Eating and drinking

French cuisine has an excellent reputation abroad. The food can indeed be of very high quality. But unfortunately, it can also be quite disappointing. Many restaurants serve a standard meal or worse. The advice is therefore to ask the French themselves which restaurants they recommend. Or use one of the many comparison sites, such as TripAdvisor.

Every region in France has its own dishes, based on the ingredients that occur during certain seasons. Usually the region also has a certain dish that is also well-known, popular and eaten beyond the region. Examples: Raclette in the Alps, Boeuf Bourguignon in Burgundy, Foie Gras from Landes and Ratatouille from Provence,

France is the country of cheese. There are more than 400 types. In addition, the country is home to wine, although beer – especially in the north – is also popular. In general, you can only get French wines, unless a foreign wine is a “specialty” only made abroad, such as port. The wines are classified by region of origin, not by type of grape.

Transport within France

France has a well-developed road network, varying from narrow one-lane roads to (well-maintained) highways. Most motorways are toll roads (péages). To avoid having to spend a long time in traffic jams at a toll gate, we advise you to buy a toll badge. A toll badge is a box that you attach behind the windscreen, after which you can pay tolls electronically on motorways in France and other southern European countries. The toll is charged automatically afterwards.

The city centres are less accessible by car. It is often smart to park your car somewhere outside the city centre and then travel to the centre by public transport. By the way, please note that some unmanned petrol stations do not accept foreign debit or credit cards!

Although the car gives you more flexibility, trains in France provide a great way to get around. Take the TGV for long distances. You do need to make a reservation for this. If you have some more time, take the slower, regional train and enjoy the beautiful French landscape.

Another popular way to travel and see much of the local area is by water. There are many canals and even rivers in France where you can easily travel with a rented boat, such as the Canal du Midi, Canal de Bourgogne and the Canal from Nantes to Brest in Brittany. There are also many lesser-known but equally-beautiful rivers and canals to explore, such as the Lot.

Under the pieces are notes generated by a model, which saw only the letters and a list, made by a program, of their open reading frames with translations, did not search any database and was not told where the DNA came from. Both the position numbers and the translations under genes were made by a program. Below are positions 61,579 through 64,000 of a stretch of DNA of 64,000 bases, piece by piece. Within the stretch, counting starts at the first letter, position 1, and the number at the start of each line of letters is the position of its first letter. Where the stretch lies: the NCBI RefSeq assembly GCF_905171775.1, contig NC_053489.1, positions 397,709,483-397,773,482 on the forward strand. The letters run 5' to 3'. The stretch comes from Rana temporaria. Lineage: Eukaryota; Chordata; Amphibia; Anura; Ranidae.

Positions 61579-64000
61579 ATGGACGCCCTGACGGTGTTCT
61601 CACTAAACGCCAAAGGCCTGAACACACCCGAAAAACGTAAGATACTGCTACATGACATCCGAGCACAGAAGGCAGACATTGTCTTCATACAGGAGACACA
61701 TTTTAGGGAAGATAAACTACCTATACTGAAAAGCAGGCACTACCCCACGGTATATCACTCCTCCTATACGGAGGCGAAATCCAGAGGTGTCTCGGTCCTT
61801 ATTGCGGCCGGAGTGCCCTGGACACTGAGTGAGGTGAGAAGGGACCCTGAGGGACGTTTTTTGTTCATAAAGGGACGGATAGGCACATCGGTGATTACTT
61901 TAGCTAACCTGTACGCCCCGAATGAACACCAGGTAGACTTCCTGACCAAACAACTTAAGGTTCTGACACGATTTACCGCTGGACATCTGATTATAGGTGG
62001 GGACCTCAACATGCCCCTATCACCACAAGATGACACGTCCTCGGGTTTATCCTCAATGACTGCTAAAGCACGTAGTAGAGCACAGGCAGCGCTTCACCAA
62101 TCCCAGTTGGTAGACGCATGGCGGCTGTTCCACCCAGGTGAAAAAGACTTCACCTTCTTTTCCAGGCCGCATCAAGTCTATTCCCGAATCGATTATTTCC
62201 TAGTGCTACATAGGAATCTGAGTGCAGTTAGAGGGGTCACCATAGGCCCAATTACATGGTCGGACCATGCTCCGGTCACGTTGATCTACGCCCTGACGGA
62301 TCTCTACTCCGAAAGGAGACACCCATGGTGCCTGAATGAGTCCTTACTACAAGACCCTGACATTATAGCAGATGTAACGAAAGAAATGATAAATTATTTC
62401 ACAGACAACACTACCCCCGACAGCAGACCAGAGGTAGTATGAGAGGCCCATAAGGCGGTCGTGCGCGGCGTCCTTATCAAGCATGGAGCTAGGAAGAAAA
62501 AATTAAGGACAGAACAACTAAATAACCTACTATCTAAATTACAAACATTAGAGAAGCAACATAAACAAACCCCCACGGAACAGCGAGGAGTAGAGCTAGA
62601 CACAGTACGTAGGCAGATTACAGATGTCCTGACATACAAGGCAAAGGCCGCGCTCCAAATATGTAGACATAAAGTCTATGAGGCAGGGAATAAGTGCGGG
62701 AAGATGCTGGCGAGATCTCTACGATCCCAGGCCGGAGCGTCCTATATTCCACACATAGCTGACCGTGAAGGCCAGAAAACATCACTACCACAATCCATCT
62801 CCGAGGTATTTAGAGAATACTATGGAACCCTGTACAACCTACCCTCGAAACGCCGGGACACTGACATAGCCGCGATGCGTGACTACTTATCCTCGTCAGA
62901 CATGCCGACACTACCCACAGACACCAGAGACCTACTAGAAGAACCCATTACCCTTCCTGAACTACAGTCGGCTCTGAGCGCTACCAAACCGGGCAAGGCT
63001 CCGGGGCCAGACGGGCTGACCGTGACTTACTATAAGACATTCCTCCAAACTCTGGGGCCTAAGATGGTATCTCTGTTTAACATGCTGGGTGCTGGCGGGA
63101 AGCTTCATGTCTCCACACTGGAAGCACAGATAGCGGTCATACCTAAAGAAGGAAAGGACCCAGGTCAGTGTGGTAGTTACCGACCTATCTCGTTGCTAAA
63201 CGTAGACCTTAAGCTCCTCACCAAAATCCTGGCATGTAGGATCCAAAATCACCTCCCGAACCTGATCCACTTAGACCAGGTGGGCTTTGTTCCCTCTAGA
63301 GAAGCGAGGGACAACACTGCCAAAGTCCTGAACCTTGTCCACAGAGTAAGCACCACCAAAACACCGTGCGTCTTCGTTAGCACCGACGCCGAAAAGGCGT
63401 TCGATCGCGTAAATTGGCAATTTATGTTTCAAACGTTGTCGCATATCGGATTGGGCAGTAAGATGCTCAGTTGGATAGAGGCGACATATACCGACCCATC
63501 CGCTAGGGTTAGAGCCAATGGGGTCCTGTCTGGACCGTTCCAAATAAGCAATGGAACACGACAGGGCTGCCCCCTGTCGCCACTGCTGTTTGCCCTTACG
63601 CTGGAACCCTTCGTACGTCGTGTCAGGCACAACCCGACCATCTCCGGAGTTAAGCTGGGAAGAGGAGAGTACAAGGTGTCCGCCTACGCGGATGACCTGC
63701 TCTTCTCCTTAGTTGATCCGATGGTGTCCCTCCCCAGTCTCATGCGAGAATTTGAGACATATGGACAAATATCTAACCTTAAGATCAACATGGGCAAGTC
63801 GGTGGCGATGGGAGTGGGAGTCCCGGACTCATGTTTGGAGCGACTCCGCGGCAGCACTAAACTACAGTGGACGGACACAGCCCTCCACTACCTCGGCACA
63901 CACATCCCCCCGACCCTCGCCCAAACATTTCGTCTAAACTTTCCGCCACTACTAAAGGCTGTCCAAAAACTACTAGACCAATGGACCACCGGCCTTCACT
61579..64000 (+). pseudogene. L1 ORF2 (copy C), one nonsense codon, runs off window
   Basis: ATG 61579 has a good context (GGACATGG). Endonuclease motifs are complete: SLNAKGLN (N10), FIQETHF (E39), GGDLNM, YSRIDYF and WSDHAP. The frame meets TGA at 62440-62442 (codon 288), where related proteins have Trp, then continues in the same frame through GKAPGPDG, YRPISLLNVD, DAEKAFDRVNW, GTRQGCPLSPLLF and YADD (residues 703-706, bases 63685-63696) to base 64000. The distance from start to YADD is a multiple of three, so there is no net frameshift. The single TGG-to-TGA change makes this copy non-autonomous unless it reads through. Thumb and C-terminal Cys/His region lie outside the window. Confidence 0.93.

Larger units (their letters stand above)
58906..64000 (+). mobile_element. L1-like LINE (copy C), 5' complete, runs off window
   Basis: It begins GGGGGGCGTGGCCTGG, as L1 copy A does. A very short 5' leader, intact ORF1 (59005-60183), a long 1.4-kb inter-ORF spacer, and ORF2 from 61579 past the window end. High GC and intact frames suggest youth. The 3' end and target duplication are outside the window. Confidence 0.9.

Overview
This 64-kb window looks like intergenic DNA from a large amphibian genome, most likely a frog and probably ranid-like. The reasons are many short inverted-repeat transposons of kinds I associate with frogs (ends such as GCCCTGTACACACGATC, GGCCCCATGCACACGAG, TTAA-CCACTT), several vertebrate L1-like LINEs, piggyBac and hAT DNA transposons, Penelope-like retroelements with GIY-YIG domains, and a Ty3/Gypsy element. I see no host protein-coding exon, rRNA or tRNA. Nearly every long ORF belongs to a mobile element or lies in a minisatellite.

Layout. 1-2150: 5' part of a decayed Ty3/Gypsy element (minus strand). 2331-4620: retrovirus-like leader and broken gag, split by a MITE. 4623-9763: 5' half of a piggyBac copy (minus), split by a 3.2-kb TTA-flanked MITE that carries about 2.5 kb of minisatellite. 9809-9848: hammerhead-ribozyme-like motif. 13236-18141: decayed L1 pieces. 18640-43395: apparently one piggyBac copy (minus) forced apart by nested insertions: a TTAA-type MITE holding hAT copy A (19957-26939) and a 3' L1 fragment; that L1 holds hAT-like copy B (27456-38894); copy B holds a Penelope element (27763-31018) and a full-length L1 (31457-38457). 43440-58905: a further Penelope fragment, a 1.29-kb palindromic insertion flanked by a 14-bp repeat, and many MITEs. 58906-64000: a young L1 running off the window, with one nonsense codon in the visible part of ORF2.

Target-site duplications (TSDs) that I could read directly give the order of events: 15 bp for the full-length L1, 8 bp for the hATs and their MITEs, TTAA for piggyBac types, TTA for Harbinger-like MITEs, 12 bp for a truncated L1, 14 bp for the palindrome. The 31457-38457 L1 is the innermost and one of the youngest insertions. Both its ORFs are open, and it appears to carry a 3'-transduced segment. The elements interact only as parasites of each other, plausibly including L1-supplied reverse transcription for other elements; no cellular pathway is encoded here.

As mentioned earlier, you have over 11,000 campsites in France. The country is therefore also a perfect country to explore with a camper van.


The mains voltage in France is 230 volts/50 Hz. You need a power plug adapter when living in the UK or Ireland.​

Money matters

Like in most other Western and Southern European countries, France has the Euro as its legal tender. PIN and payment by credit card (Visa/Mastercard) is possible almost everywhere. Withdrawing money is no problem either. The price level is generally comparable with the Netherlands.

Highlights of France

We find France a wonderful holiday country where so much more can be found than just Paris with the Eiffel Tower, the Sacre Coeur and the cosy Latin Quarter. Or the Côte d’Azur with its beautiful, but often very busy seaside resorts. If we think of France, we see small rural villages where you get fragrant, freshly-baked baguettes early in the morning. We see beautiful castles on the Loire, for example, and beautifully-sloping vineyards as far as the eye can see. We also think of the turbulent, rich history of which so much is beautifully preserved.

There is a great deal to see and do in France so we will regularly add a highlight to this blog page.